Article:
Victorian home before restoration, verandah enclosed

Verandah has been enclosed on this Victorian home

Architect Andrew Fedorowicz of Balance Architecture + Interior Design was commissioned to lead the restoration, due to his immense experience at heritage restoration and renovation. The verandah was restored as it would have been originally built with new lacework cast from original pieces. New timber posts were installed with sand cast capitals to match the original verandah and new tessellated floor tiles were installed in a traditional Terracotta and Wheat Octagon and Dot pattern.

Unfortunately, the original slate roof was too badly damaged to restore, resulting in an entirely new slate roof being built. The building was further restored with the addition of new Gable detailing, which was re‐instated having been destroyed or removed from the original roof. A careful rebuild of the chimneys was achieved using the original bricks, which gives the building a wonderful completion.

This type of renovation requires a sensitive and informed Architect to restore the building in an authentic way to it’s former design and style features.  The team at Balance Architecture +Interior Design, Andrew Fedorowicz creating the architectural design elements and Amanda Richmond styling the interior, are often called upon to recreate the charms and delights of yesteryear buildings.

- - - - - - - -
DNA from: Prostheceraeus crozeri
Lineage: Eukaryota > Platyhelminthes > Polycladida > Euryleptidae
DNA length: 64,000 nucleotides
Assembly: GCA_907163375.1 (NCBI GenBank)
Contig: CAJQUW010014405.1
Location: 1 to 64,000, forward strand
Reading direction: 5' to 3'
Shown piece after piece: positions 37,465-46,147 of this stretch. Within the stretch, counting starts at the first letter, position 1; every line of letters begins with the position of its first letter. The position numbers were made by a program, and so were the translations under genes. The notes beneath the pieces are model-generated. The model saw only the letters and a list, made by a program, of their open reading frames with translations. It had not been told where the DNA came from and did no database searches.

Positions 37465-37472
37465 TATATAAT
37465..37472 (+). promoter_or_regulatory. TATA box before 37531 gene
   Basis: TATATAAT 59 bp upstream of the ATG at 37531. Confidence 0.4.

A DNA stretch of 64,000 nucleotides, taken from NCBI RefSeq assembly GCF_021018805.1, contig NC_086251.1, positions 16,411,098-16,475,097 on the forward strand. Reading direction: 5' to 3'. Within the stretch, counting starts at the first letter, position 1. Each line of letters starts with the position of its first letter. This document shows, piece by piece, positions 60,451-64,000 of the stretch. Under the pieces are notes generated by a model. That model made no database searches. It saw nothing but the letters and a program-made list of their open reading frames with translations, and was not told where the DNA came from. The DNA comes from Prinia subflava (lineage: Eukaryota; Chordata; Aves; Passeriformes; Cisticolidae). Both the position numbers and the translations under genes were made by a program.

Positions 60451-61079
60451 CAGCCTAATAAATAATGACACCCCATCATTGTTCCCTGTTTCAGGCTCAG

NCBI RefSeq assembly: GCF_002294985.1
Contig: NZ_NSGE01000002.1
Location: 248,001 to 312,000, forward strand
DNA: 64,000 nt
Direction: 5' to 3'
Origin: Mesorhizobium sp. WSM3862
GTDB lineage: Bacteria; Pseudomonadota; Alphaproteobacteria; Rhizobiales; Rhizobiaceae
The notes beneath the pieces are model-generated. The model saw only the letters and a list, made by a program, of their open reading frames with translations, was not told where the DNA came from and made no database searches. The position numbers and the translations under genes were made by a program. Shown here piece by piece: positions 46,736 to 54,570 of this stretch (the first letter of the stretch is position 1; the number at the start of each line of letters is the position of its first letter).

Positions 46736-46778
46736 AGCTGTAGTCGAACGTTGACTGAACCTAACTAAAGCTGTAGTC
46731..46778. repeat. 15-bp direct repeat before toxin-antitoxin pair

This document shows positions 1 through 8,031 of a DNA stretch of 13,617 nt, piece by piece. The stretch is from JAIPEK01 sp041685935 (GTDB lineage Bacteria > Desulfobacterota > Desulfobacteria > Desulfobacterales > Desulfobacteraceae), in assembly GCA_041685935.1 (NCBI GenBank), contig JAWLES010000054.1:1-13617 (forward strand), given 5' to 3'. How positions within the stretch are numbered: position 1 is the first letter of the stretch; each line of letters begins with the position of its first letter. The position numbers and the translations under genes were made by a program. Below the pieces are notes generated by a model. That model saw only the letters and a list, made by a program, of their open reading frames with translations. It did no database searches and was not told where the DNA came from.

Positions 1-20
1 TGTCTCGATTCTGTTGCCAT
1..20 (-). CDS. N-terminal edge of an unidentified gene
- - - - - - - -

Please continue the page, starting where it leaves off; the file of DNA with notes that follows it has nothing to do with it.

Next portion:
Interior Design techniques for varying the mood of a space

Kitchen Design by Amanda Richmond

Kitchen Design by Amanda Richmond

There are a variety of ways to create mood in a space. Scale, texture and pattern will always work but the primary way to achieve a definite mood change is through the manipulation of light. In an interior design created by Amanda Richmond of Balance Architecture + Interior Design the kitchen had a high vaulted ceiling, with a timber lining in a dark wood, these darker hues could risk visually shrinking the space. This issue has been avoided by the introduction of natural light through skylight windows located in a south facing roof line. Also, the decorative leadlight panel above the doorway allows colour to filter into what is a soft palette of pale greens and grey offset by crisp white joinery.